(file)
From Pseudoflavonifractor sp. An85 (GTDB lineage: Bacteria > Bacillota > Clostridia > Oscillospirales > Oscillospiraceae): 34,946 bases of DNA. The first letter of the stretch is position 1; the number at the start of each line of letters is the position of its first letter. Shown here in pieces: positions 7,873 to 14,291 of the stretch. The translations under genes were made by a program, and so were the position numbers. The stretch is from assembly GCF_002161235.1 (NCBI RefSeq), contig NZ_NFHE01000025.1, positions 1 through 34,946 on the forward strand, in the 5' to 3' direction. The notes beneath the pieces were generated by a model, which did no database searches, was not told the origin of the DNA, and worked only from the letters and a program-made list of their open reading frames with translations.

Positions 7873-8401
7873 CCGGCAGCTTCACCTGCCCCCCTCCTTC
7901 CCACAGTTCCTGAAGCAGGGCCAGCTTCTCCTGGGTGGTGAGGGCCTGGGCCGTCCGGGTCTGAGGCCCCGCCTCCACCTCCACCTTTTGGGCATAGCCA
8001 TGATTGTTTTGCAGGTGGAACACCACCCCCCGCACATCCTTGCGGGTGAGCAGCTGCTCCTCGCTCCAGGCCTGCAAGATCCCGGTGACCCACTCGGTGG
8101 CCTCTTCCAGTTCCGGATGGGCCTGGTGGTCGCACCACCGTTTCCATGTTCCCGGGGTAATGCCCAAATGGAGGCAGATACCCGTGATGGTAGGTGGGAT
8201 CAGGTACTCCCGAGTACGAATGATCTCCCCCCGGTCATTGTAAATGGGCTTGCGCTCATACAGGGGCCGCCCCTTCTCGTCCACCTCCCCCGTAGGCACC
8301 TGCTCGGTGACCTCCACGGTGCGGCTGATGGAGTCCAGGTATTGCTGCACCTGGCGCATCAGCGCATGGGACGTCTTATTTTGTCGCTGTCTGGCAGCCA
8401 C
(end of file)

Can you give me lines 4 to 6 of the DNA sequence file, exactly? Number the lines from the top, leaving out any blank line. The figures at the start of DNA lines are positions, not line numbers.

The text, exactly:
7901 CCACAGTTCCTGAAGCAGGGCCAGCTTCTCCTGGGTGGTGAGGGCCTGGGCCGTCCGGGTCTGAGGCCCCGCCTCCACCTCCACCTTTTGGGCATAGCCA
8001 TGATTGTTTTGCAGGTGGAACACCACCCCCCGCACATCCTTGCGGGTGAGCAGCTGCTCCTCGCTCCAGGCCTGCAAGATCCCGGTGACCCACTCGGTGG
8101 CCTCTTCCAGTTCCGGATGGGCCTGGTGGTCGCACCACCGTTTCCATGTTCCCGGGGTAATGCCCAAATGGAGGCAGATACCCGTGATGGTAGGTGGGAT